Our Insurgency: From Concord to Bunker Hill

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Granger Collection
‘Bunkers Hill or America’s Head Dress’; an English satirical engraving on the narrow British victory at the Battle of Bunker Hill, 1776

A recent publication by the United States Army provides surprising insight into the origins of the American Revolution. Field Service Manual 3-24, released in 2006 and apparently the brainchild of General David Petraeus, explains how in the future the military might devise more effective counterinsurgency strategies. Successful counterinsurgency operations, of course, require an informed grasp of the political and cultural wellsprings of insurgency. It is not an easy task. As the report states, “every insurgency is contextual and presents its own set of challenges.” But whatever the differences may be, we learn that all insurgencies “use variations of standard themes and adhere to elements of a recognizable revolutionary campaign plan.”

Although defeating these movements requires “contemporary experiences,” it is also wise to draw upon “historical studies.” The manual mentions in passing the French Revolution but, predictably, most examples of insurgencies come from more modern times. One common form of insurgency involves “struggles for independence against colonial powers.” In such cases—as in other types of insurgencies—it is a good idea for military planners to study how “ideology and religion” energize resistance to established regimes. The use of overwhelming force seldom achieves positive results. “Though firmness by security forces is often necessary to establish a secure environment,” the Manual explains, “a government that exceeds accepted local norms and abuses its people or is tyrannical generates resistance to its rule.”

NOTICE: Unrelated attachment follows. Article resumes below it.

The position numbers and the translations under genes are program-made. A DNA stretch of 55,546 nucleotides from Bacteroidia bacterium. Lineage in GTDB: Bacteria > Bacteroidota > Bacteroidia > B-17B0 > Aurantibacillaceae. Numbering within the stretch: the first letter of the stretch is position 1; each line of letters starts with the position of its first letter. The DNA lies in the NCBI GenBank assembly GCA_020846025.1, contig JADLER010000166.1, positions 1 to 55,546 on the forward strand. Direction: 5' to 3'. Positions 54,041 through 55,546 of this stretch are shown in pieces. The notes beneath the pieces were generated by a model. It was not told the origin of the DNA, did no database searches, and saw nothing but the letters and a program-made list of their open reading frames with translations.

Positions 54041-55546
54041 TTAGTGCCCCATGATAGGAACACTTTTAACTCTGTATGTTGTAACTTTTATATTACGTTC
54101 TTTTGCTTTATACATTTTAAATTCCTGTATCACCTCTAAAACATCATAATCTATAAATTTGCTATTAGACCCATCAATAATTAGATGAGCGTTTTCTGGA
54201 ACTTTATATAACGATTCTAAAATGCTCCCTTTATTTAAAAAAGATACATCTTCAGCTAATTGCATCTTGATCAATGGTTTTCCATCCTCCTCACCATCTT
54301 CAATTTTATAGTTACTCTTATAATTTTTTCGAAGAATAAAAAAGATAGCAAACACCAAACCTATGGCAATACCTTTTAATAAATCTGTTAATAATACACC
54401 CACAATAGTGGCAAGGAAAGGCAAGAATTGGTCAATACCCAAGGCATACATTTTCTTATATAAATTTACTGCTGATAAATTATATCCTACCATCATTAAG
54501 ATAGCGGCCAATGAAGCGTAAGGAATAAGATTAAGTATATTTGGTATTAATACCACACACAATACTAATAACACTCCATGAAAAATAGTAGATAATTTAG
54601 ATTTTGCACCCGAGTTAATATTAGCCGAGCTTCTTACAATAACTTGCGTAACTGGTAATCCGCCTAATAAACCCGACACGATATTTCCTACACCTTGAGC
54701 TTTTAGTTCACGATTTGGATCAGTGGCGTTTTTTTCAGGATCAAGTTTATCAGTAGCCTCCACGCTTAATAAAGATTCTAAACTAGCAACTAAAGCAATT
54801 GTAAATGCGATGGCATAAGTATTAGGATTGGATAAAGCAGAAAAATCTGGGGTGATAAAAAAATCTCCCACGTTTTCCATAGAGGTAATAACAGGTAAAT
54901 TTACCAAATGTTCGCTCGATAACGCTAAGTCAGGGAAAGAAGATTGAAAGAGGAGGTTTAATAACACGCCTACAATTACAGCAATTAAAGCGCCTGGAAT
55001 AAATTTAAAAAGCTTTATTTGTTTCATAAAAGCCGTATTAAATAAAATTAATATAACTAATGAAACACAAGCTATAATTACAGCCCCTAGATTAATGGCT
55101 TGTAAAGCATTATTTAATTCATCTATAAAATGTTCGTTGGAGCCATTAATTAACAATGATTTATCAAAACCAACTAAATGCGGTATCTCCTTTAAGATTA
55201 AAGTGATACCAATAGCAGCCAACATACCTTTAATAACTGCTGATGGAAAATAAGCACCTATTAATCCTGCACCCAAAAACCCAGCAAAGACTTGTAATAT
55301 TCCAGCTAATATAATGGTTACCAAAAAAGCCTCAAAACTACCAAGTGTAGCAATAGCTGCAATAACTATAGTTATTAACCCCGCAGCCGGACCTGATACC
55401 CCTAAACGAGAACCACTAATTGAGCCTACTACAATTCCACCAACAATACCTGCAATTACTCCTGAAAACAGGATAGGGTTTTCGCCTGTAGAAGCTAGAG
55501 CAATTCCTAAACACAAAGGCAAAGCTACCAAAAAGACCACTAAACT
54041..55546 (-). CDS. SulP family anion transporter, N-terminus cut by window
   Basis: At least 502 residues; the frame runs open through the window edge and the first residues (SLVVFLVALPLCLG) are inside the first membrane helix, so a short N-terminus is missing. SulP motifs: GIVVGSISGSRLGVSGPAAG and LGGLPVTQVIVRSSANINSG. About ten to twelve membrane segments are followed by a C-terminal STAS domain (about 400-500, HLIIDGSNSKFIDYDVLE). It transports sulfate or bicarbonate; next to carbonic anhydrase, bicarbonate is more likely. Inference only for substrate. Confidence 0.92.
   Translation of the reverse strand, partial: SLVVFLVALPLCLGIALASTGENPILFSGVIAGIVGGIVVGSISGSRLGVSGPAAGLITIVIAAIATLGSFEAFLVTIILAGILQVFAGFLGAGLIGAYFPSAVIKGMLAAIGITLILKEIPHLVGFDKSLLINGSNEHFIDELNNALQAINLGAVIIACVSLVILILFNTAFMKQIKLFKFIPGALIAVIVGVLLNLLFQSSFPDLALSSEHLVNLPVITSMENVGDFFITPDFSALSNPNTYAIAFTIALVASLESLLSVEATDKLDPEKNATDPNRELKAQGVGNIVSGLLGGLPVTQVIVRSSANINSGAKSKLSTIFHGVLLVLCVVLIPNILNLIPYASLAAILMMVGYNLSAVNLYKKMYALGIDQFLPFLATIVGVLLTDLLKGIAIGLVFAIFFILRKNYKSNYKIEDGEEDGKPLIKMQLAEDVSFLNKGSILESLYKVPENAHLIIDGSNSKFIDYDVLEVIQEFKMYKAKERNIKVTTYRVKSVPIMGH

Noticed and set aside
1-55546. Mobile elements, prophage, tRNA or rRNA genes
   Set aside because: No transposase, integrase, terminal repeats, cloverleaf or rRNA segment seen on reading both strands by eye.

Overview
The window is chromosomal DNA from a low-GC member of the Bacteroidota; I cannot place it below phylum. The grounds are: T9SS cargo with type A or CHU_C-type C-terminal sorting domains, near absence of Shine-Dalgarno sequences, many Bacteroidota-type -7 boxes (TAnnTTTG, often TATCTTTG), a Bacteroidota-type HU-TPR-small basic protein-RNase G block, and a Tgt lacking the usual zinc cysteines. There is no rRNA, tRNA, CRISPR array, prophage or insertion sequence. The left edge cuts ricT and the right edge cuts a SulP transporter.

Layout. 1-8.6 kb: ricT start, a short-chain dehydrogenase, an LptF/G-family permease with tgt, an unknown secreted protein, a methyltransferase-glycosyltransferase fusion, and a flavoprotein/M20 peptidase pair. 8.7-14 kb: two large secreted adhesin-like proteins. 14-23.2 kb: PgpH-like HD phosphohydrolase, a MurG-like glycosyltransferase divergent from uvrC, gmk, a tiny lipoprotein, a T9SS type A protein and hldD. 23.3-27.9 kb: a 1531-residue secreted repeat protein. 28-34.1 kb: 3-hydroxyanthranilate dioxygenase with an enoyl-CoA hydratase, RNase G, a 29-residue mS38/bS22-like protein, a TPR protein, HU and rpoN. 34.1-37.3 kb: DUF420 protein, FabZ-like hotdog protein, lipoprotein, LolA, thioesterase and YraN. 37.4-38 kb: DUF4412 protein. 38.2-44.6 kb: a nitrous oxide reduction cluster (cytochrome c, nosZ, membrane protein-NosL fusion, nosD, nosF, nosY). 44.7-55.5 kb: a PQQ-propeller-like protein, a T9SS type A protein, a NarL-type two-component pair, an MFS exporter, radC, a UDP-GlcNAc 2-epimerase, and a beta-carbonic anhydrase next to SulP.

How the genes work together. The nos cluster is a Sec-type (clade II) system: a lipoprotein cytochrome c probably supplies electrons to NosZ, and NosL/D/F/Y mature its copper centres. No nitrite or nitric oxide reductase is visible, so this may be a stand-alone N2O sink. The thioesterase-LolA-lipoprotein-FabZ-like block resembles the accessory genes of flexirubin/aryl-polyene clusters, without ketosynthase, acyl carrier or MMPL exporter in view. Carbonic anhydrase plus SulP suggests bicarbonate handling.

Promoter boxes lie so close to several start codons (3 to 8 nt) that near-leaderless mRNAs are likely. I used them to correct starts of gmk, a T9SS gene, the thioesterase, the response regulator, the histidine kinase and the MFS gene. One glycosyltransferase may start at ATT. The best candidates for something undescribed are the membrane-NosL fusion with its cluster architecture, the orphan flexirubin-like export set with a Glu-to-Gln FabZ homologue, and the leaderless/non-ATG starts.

General Thomas Gage, the officer dispatched to Boston in 1774 to restore British authority in New England, confronted an almost textbook case of insurgency. His colleague General Henry Clinton, who arrived in America just in time to participate in the Battle of Bunker Hill, was horrified to discover that “insurgents had seized every avenue from the surrounding country.” He confessed that while the Americans were “badly armed…without discipline or subordination,” they still managed to organize a force “respectable for its numbers and the enthusiasm by which they were actuated.” Gage never overcame the shock of fighting an enemy that employed what today might be called guerrilla tactics. The Americans, he observed,

deriving confidence from impunity, have added insult to outrage; have repeatedly fired upon the King’s ships and subjects, with cannon and small arms, have possessed the roads, and other communications by which the town of Boston was supplied with provisions.

He was unprepared to counter people who “make daily and indiscriminate invasions upon private property, and with a wantonness of cruelty…carry depredation and distress wherever they turn their steps.”

Whatever terminology military figures such as Clinton may have used to describe the Americans who cut off Boston from the rest of New England, historians of the Revolution have been reluctant to call them insurgents. Like other respected scholars of the period, Nathaniel Philbrick, in his new book, Bunker Hill: A City, a Siege, a Revolution, depicts the imperial controversy before independence as …

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